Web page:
The Minister of State is angry about his tax on oat milk, but wants to continue with it

The Minister of State is angry about his tax on oat milk, but wants to continue with it

Minister of State Martin van Oijen of Public Health has expressed “extreme anger” over the increase in taxes on soft drinks from January 1, which also applies to oat milk. The controversial “lemonade tax” aims to generate additional government revenue while discouraging sugar consumption.

Mineral water and dairy products are excluded, but most dairy alternatives are treated like lemonade and are therefore more expensive, even if they contain no added sugar. The reason for this is that there is no category in the tax system for this relatively new product group.

Van Ogen He previously defended this decisionBut he now admits that this is “actually an unintended, unwanted, and even irrational effect.” However, he wants to allow the tax rise to continue, which would make Coke with lots of sugar and oat milk without sugar 17 cents per liter more expensive from January 1.

Dairy alternatives

This Tuesday, 22-year-old college student Misty Mason proposed to her Petition ‘Stop the lemonade tax on milk alternatives’ before the House of Representatives. Later this week, taxes will be discussed and voted on. This petition received nearly 40,000 signatures on Sunday.

The number of signatures quickly increased after oat milk company Oatly began campaigning for this. For example, the company placed two billboards in Amsterdam with an image of a can of oatmeal and the text: “This is not lemonade, the government says it is,” with a QR code on the petition.

The “consumer tax” on soft drinks, among other things, is currently 9 cents per litre. Effective January 1, this will increase to 26 cents. Dairy products are exempt from this tax, according to Van Oijen, because the Nutrition Center recommends their consumption in the five-wheeler. Among dairy alternatives, only soy drinks with added nutrients are exempt from the tax, as they are also included in the five wheel.

The Cabinet is working against its goals

The Nutrition Center in particular is critical of increased taxes on most plant-based beverages. She believes this tax should only apply to drinks that contain a lot of sugar.

It’s true that oat and almond beverage alternatives often contain fewer nutrients than dairy products and are therefore not always included in the 5-Wheel. At the same time, these drinks are often enriched with nutrients, and there are also oat and pea drinks on sale that already meet the five wheel criteria.

These products will also be charged an additional tax of 17 cents soon. An additional point of criticism is that the government wants the Dutch to eat and drink less animal proteins and more plant proteins, and with this tax it contradicts its own goal.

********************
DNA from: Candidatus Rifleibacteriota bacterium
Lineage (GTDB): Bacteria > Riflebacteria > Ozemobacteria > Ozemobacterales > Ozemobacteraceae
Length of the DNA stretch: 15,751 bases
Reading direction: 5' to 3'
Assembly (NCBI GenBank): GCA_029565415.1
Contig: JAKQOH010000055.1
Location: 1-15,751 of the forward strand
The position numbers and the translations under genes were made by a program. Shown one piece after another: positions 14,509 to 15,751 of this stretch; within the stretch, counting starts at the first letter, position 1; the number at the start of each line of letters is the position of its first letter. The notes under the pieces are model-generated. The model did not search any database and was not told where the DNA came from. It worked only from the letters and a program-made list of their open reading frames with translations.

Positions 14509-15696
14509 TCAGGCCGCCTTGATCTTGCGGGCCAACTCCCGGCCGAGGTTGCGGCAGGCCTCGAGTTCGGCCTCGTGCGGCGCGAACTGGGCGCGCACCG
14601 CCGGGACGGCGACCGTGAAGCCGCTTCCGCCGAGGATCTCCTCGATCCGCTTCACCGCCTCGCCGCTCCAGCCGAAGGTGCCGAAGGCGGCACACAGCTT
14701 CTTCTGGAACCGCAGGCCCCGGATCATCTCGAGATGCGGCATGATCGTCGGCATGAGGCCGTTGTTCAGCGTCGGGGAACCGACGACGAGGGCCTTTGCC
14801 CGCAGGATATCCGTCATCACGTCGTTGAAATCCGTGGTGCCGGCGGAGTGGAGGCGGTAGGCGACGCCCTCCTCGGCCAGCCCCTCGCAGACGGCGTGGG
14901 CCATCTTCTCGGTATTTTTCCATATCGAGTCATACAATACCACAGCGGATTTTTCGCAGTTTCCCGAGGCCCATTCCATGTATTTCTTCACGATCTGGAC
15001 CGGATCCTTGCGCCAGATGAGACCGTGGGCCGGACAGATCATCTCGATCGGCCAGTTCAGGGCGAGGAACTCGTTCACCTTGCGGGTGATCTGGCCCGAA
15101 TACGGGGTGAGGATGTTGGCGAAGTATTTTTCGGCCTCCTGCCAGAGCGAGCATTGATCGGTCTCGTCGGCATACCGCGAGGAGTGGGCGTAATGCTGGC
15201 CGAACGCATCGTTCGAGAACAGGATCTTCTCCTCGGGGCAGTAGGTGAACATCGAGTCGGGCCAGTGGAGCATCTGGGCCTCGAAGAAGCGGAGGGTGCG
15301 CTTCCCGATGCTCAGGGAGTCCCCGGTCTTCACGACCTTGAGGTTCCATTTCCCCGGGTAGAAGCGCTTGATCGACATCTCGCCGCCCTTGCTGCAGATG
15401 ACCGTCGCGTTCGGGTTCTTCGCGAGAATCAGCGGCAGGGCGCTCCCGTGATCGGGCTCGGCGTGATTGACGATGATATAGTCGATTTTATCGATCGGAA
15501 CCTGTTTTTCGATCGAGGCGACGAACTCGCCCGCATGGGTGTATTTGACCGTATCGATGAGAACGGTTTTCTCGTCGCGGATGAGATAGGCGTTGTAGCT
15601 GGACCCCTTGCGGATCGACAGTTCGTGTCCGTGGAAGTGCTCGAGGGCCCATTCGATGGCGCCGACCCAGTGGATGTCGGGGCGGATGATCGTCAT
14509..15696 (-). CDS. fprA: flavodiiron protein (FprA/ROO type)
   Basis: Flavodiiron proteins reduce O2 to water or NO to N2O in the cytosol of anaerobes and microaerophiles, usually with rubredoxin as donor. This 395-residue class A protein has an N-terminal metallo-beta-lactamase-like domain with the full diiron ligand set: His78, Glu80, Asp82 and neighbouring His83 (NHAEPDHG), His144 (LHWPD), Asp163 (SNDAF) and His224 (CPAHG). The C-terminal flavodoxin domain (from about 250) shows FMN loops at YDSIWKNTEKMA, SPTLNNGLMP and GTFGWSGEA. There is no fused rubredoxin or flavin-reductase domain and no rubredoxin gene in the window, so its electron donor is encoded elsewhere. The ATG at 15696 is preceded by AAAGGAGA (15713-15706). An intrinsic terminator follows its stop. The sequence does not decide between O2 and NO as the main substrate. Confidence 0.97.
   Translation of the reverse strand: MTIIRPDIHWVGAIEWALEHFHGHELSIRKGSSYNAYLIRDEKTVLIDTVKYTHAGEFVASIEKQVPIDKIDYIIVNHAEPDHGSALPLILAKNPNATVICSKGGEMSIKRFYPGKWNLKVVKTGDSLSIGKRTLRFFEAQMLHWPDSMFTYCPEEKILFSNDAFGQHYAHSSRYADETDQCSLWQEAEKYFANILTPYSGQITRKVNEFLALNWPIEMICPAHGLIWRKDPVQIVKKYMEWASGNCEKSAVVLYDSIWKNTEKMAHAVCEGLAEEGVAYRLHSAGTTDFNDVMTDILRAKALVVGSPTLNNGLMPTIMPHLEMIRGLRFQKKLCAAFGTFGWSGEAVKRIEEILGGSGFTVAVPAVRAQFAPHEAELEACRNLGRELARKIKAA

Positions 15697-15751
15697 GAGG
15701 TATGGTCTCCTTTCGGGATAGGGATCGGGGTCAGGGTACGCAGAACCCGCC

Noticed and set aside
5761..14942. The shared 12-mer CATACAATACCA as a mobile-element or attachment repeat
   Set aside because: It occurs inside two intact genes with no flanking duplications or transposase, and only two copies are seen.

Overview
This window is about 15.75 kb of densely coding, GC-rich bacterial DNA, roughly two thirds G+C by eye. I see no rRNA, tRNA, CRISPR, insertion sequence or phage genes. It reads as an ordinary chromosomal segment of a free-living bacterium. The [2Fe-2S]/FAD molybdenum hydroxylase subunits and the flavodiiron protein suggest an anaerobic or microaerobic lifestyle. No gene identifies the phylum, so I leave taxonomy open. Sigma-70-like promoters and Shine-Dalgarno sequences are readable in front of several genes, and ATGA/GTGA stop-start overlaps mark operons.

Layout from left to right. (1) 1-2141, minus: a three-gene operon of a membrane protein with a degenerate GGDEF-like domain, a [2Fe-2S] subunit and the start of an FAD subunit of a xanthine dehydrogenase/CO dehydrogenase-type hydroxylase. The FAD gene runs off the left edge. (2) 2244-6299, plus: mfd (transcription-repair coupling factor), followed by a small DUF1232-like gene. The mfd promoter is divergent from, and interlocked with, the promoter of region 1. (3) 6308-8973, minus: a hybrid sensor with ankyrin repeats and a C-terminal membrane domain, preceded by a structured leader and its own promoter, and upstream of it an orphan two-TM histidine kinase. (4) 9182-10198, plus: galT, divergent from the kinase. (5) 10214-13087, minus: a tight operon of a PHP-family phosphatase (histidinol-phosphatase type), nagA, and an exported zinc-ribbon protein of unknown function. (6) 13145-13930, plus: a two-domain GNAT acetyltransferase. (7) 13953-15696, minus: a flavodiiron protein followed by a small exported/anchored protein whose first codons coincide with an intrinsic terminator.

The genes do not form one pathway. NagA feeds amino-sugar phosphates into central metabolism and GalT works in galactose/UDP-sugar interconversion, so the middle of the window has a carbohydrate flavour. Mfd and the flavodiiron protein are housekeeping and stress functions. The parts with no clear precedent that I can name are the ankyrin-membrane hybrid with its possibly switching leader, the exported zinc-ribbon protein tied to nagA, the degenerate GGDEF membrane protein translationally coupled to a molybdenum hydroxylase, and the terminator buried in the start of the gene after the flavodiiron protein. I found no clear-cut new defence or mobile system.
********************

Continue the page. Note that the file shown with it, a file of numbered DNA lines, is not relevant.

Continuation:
‘Smart’ sugar tax

State Secretary Van Oijen says it is not possible to create a separate category for dairy alternatives, and therefore they cannot be exempt from the tax increase. The Party for the Animals believes this is possible and has introduced an amendment to the tax plan. “This means that drinks consisting of at least 2% ingredients such as nuts, oats or legumes should also be exempt,” says Member of Parliament Eva van Esch. The House of Representatives will vote on this week.

Health scientist Maartje Polmann from Wageningen University and Research is also crucial. “If the government wants to focus on the protein shift, it’s not smart to make plant-based dairy alternatives more expensive. I think this simply wasn’t taken into account when developing the legislation.”

She finds it remarkable that bottled mineral water could have been exempted from the tax, because tap water is safe to drink in the Netherlands. “If the government wanted to use taxes to discourage sugar consumption, it would be better off imposing an appropriate tax on sugar. For example, a system that gradually taxes products based on the amount of sugar they contain, as is done in the UK.

Van Ogen says the Cabinet is working on imposing such a “smart tax on sugar.” “However, this should have the effect that sugar-free oat milk falls into a different tax bracket than cola, which contains a lot of sugar.” At the same time, he acknowledges that this cannot be done overnight, and that the additional sugar tax in principle does not change the 17-cent tax increase on oat milk.

Read also:
Stop splurging on chocolate milk and oatmeal drinks

Is oat milk lemon juice? The Cabinet thinks so. Is milk lemon juice? No, not this again. This seems like a strange debate, but the question is actually important because the excise tax on “lemonade” will increase in 2024.

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